Even your most honest employees become more likely to commit misconduct if they work alongside a dishonest individual. And while it would be nice to think that the honest employees would prompt the dishonest employees to better choices, that’s rarely the case. Among co-workers, it appears easier to learn bad behavior than good. A recent study has found that financial advisors are 37% more likely to commit misconduct if they encounter a new co-worker with a history of misconduct. This result implies that misconduct has a social multiplier of 1.59 — meaning that, on average, each case of misconduct results in an additional 0.59 cases of misconduct through peer effects.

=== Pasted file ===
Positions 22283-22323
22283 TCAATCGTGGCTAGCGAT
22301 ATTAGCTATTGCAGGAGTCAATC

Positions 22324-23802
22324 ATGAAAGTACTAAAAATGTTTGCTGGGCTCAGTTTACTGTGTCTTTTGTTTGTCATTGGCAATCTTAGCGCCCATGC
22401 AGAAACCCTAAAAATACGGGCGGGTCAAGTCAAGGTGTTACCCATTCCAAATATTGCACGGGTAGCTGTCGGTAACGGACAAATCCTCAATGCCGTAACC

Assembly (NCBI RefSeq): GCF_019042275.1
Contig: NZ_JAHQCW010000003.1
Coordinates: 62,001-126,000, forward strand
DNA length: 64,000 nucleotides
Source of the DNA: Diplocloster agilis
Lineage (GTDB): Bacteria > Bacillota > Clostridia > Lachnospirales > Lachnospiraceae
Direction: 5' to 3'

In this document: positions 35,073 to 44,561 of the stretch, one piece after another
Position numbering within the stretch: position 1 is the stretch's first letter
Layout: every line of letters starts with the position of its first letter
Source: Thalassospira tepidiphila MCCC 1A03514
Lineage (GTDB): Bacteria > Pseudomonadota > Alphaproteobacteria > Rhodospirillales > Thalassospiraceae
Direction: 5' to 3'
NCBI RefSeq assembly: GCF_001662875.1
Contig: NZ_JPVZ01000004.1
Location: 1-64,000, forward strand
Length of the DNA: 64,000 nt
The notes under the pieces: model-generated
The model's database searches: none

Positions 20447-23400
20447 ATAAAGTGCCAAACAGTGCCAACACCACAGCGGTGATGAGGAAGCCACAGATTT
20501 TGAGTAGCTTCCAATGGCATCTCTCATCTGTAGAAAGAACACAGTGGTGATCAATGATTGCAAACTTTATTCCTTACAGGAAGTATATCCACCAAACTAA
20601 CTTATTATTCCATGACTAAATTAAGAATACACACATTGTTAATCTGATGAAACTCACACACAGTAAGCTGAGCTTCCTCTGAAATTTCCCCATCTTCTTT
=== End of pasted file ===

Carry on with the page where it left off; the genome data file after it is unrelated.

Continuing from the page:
One bad apple, the saying goes, can ruin the bunch. So, too, with employees.
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